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PLoS One. 2017 Mar 16;12(3):e0174047. doi: 10.1371/journal.pone.0174047. eCollection 2017.

Is it all about the money? A qualitative exploration of the effects of performance-based financial incentives on Zimbabwe's voluntary male medical circumcision program.

Author information

1
International Training and Education Center for Health (I-TECH), Seattle, WA United States of America.
2
Department of Global Health, University of Washington, Seattle, WA, United States of America.
3
U.S. Centers for Disease Control and Prevention, Harare, Zimbabwe.
4
International Training and Education Center for Health (I-TECH), Harare, Zimbabwe.
5
Ministry of Health and Child Care, Harare, Zimbabwe.
6
Zimbabwe Community Health Intervention Project (ZiCHIRe), Harare, Zimbabwe.
7
Zimbabwe Association of Church-related Hospitals (ZACH), Harare, Zimbabwe.
8
Department of Medicine, University of Washington, Seattle, WA, United States of America.

Abstract

BACKGROUND:

In 2013, Zimbabwe's voluntary medical male circumcision (VMMC) program adopted performance-based financing (PBF) to speed progress towards ambitious VMMC targets. The $25 USD PBF intended to encourage low-paid healthcare workers to remain in the public sector and to strengthen the public healthcare system. The majority of the incentive supports healthcare workers (HCWs) who perform VMMC alongside other routine services; a small portion supports province, district, and facility levels.

METHODS:

This qualitative study assessed the effect of the PBF on HCW motivation, satisfaction, and professional relationships. The study objectives were to: 1) Gain understanding of the advantages and disadvantages of PBF at the HCW level; 2) Gain understanding of the advantages and disadvantages of PBF at the site level; and 3) Inform scale up, modification, or discontinuation of PBF for the national VMMC program. Sixteen focus groups were conducted: eight with HCWs who received PBF for VMMC and eight with HCWs in the same clinics who did not work in VMMC and, therefore, did not receive PBF. Fourteen key informant interviews ascertained administrator opinion.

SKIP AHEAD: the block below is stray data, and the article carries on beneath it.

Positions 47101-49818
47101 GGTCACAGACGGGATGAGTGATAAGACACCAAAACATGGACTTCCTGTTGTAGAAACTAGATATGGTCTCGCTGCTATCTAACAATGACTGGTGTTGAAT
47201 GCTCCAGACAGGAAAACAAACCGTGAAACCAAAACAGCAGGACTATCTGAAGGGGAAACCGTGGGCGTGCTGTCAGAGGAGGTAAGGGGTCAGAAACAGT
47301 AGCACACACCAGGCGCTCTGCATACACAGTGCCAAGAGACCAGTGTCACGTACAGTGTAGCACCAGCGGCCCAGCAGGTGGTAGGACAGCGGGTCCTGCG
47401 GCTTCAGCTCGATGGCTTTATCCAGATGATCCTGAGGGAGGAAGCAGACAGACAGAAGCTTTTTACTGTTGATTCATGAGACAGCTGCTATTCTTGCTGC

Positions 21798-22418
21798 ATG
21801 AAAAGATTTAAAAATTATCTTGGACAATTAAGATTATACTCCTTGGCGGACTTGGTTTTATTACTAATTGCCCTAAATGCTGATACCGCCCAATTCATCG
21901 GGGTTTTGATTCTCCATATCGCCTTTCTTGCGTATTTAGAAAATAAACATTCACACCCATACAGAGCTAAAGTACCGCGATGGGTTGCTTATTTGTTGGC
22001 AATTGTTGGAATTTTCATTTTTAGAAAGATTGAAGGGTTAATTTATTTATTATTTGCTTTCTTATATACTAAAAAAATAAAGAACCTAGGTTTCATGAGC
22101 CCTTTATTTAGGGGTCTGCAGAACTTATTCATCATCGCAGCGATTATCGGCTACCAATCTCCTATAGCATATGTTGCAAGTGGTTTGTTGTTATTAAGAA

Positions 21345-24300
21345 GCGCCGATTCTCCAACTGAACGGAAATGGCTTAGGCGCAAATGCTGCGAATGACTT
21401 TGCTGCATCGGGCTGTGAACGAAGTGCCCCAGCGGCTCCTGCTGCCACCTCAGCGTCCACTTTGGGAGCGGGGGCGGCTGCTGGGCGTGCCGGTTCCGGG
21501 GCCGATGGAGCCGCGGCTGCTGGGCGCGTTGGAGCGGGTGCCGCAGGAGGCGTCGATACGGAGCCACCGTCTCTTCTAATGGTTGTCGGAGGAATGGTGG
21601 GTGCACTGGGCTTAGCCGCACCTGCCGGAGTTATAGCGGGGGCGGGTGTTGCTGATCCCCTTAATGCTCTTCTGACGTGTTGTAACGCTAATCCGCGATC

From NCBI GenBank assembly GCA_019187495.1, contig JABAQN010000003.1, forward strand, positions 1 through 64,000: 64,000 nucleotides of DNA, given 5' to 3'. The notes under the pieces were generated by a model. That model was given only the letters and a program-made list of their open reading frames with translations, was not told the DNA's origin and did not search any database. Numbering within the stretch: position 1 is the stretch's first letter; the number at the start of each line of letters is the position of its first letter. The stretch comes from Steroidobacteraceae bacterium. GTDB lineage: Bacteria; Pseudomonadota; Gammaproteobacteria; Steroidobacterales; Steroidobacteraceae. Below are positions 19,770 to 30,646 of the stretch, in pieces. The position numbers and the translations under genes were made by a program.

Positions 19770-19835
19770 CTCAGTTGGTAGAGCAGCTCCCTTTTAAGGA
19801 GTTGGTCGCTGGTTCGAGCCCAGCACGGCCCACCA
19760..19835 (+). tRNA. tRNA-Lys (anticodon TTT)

RESULTS:

Findings suggest that PBF appreciably increased motivation among VMMC teams and helped improve facilities where VMMC services are provided. However, PBF appears to contribute to antagonism at the workplace, creating divisiveness that may reach beyond VMMC. PBF may also cause distortion in the healthcare system: HCWs prioritized incentivized VMMC services over other routine duties. To reduce workplace tension and improve the VMMC program, participants suggested increasing HCW training in VMMC to expand PBF beneficiaries and strengthening integration of VMMC services into routine care.

CONCLUSION:

In the low-resource, short-staffed context of Zimbabwe, PBF enabled rapid VMMC scale up and achievement of ambitious targets; however, side effects make PBF less advantageous and sustainable than envisioned. Careful consideration is warranted in choosing whether, and how, to implement PBF to prioritize a public health program.

PMID:
28301588
PMCID:
PMC5354455
DOI:
10.1371/journal.pone.0174047
[Indexed for MEDLINE]
Free PMC Article

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